Desire can come in many different forms in website copy. In terms of investing and development companies, motivation can come in the form of financial gain, or fear of losing money or a business opportunity.
If you’re selling an online social media course, desire could be getting ahead of your competitors or attracting loads of prospects from networking online.
When I speak of fear as a motivating factor in getting your prospect to raise their hand and ask for more information, I’m not just talking about money loss, getting sued or situations like that; I’m also talking about losing the opportunity that you are presenting.
For example, on your website’s landing page you can have a free offer for a report or course that will show your prospect how to make or save money using your services.
However, if they don’t fill out the information within a specified period of time, they may lose the opportunity to get the free report or course that you are offering them.
This is a realistic way of producing fear in the mind of your potential client, so that they will want to sign up for your free e-book or report or even e-mail series.
There other ways to use fear as a motivating factor, such as letting the prospect know about economic situations that may affect their current investments.
I ‘m not telling you to make this up, but as you well know, there is always the opportunity for a downturn in the economy, so telling your prospect that they may want to capitalize now while the market is good, is not an unrealistic scenario.
To give you a good, clear example of this, an insurance company recently tested an e-mail subject line stating; “$20 Million Homes Burn to The Ground!” Versus “Protect Your Home, Wildfire Season Is Coming!”
The “burn to the ground” subject line generated 65% more leads than the other subject line. The statement was true and verifiable, and the threat was real; this was a case, where a company used fear in their copy that was ethical and produced revenue.
The honest thing to do when using fear-based motivation, is to make sure that the fear you are using is not fake but a real possibility.
If the fear factor is legitimate and you’re not making anything up that is fake, then you can use that as an advantage to sell. This is one of those situations where you’re going to have to step back and decide whether or not you want to use this tactic or not. If these decide to use this tactic, you are going to have to weigh it out, and decide whether or not it is fair and ethical for you to use it. Sometimes, it is entirely ethical to let people know that there is a possibility of a particular danger and that you have a solution to help them.
Another great motivator to get people to respond to your offers is to use result; this is one of the reasons why testimonials are so important.
If you can have credible and verifiable testimonials on your website this is proof that your business can deliver on the promises it offers.
Also, if you have a track record of success and can put it into a chart or graph this will also speak volumes to your audience and in return you can use that in a call to action.
For example, “Join the other 700 successful entrepreneurs that have used our system by simply giving us your e-mail and pressing the submit button right now!”
This message can be placed right on your opt-in box above or below the information fields that need to be filled out.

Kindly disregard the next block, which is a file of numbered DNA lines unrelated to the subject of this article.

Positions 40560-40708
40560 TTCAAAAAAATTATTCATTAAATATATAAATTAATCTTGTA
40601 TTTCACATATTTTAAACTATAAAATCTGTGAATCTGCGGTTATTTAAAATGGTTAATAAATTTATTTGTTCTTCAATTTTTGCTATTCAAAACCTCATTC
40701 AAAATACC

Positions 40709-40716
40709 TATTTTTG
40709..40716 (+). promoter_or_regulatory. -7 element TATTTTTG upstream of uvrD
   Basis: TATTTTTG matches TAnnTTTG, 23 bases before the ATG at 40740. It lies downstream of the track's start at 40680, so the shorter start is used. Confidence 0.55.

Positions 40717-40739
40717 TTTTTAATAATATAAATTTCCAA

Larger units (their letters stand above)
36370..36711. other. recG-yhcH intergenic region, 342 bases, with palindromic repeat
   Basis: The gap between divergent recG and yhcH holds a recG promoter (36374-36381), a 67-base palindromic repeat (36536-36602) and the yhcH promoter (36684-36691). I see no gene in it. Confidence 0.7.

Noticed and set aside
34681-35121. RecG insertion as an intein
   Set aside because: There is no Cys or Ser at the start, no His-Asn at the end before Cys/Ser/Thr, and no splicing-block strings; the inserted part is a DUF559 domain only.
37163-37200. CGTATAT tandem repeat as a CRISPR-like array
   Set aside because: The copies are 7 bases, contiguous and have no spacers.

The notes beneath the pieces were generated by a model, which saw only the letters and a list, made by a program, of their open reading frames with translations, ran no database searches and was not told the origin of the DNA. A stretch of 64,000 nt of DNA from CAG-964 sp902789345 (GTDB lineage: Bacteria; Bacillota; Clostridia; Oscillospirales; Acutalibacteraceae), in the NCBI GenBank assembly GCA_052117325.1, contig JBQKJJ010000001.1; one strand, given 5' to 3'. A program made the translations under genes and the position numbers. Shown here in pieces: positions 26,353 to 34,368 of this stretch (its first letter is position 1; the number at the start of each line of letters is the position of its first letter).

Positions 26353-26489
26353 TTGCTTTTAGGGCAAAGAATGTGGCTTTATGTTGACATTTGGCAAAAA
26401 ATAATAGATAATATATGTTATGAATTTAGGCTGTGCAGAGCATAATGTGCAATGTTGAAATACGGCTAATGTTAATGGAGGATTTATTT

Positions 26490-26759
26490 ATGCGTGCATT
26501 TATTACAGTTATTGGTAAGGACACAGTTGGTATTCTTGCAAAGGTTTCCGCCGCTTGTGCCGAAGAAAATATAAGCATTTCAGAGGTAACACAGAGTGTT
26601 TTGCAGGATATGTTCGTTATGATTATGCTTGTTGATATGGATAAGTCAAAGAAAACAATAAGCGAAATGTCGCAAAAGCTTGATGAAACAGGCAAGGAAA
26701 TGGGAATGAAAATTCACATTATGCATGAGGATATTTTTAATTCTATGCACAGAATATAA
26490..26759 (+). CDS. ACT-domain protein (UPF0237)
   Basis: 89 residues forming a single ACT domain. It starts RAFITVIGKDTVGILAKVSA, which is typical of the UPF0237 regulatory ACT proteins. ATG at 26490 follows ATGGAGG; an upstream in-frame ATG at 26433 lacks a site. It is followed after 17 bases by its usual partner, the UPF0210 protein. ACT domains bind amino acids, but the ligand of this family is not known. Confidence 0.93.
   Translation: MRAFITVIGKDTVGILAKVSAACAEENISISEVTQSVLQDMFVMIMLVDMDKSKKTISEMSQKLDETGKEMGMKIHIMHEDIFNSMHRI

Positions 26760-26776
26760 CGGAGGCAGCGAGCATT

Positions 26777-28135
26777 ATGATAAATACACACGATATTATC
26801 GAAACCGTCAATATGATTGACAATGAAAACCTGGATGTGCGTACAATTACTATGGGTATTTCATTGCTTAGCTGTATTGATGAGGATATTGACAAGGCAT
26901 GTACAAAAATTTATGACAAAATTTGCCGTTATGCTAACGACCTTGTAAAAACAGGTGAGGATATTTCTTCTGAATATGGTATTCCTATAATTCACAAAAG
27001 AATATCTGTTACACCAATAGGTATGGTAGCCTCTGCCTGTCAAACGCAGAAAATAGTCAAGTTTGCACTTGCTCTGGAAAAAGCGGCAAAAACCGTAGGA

Make Your Landing Page as Brief as Possible
Another important thing you need to keep in mind about building your landing page is to keep your copy as brief as possible.
You want to make sure that you are keeping your end goal in mind, which is to get your prospect to raise their hand and say “I’m interested in your business”.
If you put too much information on your landing page it will do nothing more than confuse your prospect and it may just drive them away.
The best way to get results on your landing page is to simplify everything that is written on that page. One of the best ways of doing that is to use bullet statements.
Bullet statements make your copy much easier to read and much clearer. Please bear in mind, that you want to create bullet statements that either show how your business and services will solve a problem or fulfill a wish that the prospect is looking for a solution to. For example an investment company might phrase their copy like this:
Our investment firm will :
- Educate you and show you the best ways that you can invest your money
- Give you daily updates on how your investments are doing
- Send you investment tips on how you can improve your portfolio
- Connect you with other investors so that you can learn from other investors just like you
Putting it All Together
When I put this white paper together, I wrote it with the idea that it was probably going to be read by up-scale businesses like real estate developers, investment firms, accounting businesses that were satisfied with their landing pages.
However, many executives don’t pay much attention to whether or not their sites are converting visiting Internet traffic into clients. Hopefully, this paper has enlightened you to take a different course of action.
The main reason why many business leaders would not want to give their landing page a complete make over is because it is an area of marketing that they are not familiar with.
Not only that, but when you are getting a landing page redesigned you are relying on the web designer to steer you in the right direction.
Unfortunately, web designers are not copywriters or marketers, and they usually create sites with aesthetic designs in mind.
With this report you could read it and then implement the ideas presented here by merely changing the words on your website’s home or landing page.